• The Malus-Beauregard House is an old, antebellum plantation house that stands on the grounds of the Chalmette Battlefield, though it wasn't here during the battle. It was built about 20 years later, after the plantation where the battle was fought had been subdivided and sold. A different plantation house stood on this plantation when Andrew Jackson had his soldiers cut the plantation in half with their rampart. At that time, the thin strip of land running along the river in what is now St. Bernard Parish was cut into strips of sugar plantation, one after another. This plantation had been owned for about 30 years by a 60-year-old man named Ignace de Lino de Chalmette. Chalmette was a third-generation American Frenchman descended from French nobility and well respected among New Orleans society, but that didn't have any bearing on where Andrew Jackson decided to draw his line. It also didn't keep Jackson from burning everything on the plantation down. Chalmette's mansion, his barns, his slave houses, his sugar mills, everything had to burn to deny the advancing British any quarter. It happened so fast, Chalmette didn't even have time to remove any of his possessions. He lost everything. The trauma of it it proved too much, and Chalmette had a stroke and died immediately after the battle. After Chalmette's death, the plantation was carved into several 15-acre pieces. This piece was bought in 1832 by Alexander Baron, who in 1833 had this mansion built on the property for his mother-in-law, the Widow Malus.
  • License*: All Rights Reserved - photo in flikr foto flickr
    *The photographs are copyrighted by their respective owners.
Along with Colonel Jackson down the mighty Mississipp
Along with Colonel Jackson down the mighty Mississipp
  • Author: Clint Midwestwood Follow on flickr foto flickr
  • Date of photography: 2018-02-21 10:42:27
  • Geographical coordinates of the taken: 29°56'33"N - 89°59'37"W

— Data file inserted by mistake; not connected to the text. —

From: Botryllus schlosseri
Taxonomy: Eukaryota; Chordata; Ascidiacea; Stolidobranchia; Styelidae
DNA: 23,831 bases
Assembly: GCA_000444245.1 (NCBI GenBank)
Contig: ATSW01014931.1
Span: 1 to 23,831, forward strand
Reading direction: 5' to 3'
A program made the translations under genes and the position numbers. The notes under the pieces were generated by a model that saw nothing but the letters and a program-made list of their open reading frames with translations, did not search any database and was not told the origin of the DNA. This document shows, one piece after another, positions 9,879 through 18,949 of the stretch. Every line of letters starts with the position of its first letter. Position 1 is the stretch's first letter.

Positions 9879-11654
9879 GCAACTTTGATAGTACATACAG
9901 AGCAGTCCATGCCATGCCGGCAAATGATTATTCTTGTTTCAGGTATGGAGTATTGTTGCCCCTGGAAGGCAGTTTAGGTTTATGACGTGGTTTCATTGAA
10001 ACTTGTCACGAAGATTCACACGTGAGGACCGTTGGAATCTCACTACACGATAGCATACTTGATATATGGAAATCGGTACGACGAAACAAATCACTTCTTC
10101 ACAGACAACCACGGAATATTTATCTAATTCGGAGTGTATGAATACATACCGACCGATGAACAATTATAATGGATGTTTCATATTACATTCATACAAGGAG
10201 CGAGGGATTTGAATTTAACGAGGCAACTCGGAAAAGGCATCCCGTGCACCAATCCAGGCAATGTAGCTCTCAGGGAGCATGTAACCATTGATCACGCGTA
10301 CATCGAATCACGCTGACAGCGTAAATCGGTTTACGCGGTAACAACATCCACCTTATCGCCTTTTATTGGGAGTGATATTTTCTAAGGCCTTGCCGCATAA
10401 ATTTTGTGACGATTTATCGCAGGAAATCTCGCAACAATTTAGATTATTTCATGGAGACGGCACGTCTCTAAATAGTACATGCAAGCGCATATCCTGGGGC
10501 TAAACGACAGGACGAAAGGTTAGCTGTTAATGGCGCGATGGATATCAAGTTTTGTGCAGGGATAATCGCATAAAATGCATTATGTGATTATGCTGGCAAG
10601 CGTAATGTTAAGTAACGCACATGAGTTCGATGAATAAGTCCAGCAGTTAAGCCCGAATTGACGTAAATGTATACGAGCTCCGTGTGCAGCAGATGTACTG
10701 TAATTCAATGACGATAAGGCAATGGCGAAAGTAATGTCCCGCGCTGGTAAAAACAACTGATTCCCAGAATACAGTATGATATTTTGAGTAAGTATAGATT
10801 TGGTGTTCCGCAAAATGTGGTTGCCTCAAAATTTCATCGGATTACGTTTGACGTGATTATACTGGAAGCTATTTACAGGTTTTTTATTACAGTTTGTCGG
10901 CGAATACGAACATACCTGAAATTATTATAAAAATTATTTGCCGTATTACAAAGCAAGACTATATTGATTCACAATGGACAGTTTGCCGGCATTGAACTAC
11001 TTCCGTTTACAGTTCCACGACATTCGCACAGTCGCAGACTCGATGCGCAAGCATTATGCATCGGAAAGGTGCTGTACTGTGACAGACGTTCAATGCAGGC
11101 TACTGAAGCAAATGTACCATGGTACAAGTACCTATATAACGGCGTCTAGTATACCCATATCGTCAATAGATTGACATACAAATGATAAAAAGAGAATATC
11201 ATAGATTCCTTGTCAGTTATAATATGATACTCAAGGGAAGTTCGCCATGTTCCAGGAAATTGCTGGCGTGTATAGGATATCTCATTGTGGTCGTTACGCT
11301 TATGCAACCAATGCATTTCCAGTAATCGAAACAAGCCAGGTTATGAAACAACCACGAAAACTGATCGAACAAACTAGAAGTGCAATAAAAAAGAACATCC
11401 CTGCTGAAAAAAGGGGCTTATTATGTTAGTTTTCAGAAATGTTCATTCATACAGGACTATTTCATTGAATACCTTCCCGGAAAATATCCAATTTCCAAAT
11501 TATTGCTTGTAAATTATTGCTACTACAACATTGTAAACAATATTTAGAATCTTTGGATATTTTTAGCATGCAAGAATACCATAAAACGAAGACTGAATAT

• A big oak tree I really liked, covered with Spanish moss, grows along the reconstruction of the mud rampart Col. Jackson's American troops built along a canal in the open field where they met the advancing British. I don't believe these cannons are period-accurate, though I'm not really a scholar of weaponry, so I can't be sure. In the past, I've irritated people who know history by suggesting that the United States won the War of 1812, when really, "won" is a very strong term. It's more that we didn't lose it. It's a war we really shouldn't have gotten into in the first place, when you consider the relative strengths of the combatants, and the fact that we came out of it owning the same territory we owned when we went in is nothing short of a miracle. The Battle of New Orleans is one example of how that happened, even though, as I've said, it took place two weeks after the Treaty of Ghent had been signed and played no role in how the property got doled out by the refs. But what if things had gone the other way, and the British had managed to capture New Orleans? The treaty was signed, but not yet ratified by Congress. Would the British have taken that as an opportunity to say, "Well, hold on now" and brought everybody back to the table? It's hard for me to say. So here's what happened. The War of 1812 was a big deal for the Americans, but it's only part of what Great Britain was doing at the moment. Over the Atlantic and closer to home, they were deep in the weeds of the Napoleonic Wars, which ranks pretty high on Great Britain's list of all-time greatest existential threats. The Americans had refused to go along with a trade embargo against France, and the Brits thought the Americans were already getting lippy about all sorts of other things--like, they'd get all mad every time the British Navy captured an American merchant ship and forced its crew to serve on British Navy ships--so the Brits decided they might as well have that war, too. Things went great for Britain for a little while, and they grabbed a bunch of forts up on the Great Lakes and won a few naval battles. But then the Americans grabbed several of the forts back, and by the fall of 1814, it became apparent that they were lurching toward stalemate. So in the end, the British decided that any treaty they'd sign with the Americans would be on the basis of uti possidetis, which is Latin for "you get to keep what you captured." Figuring that's how things would go, then, Great Britain decided to make a late push to capture whatever territory they could. There were lots of battles around the Great Lakes and Lake Champlain, but all those mostly worked out to a draw or an American win. The British also made plays along the Gulf Coast and up the Mississippi River, thinking if they took New Orleans, they could wrestle control of the Mississippi from the Americans for all time. On December 23, British Lieutenant General John Keane landed with a few thousand British soldiers at a plantation on the east bank of the Mississippi River, about 9 miles downstream from New Orleans, or just a mile or so from the spot in this picture. They could have run right up the road into New Orleans and taken the city right then, but the British of this era always seemed to miss that sort of thing. Seriously, that's a big reason why we're a country. So instead of taking New Orleans, the British camped and rested. This gave the 5,000 troops Col. Andrew Jackson had in the area time to set up his defenses. There was a battle the next day, and Keane was forced to pull back. It turned into a long standoff.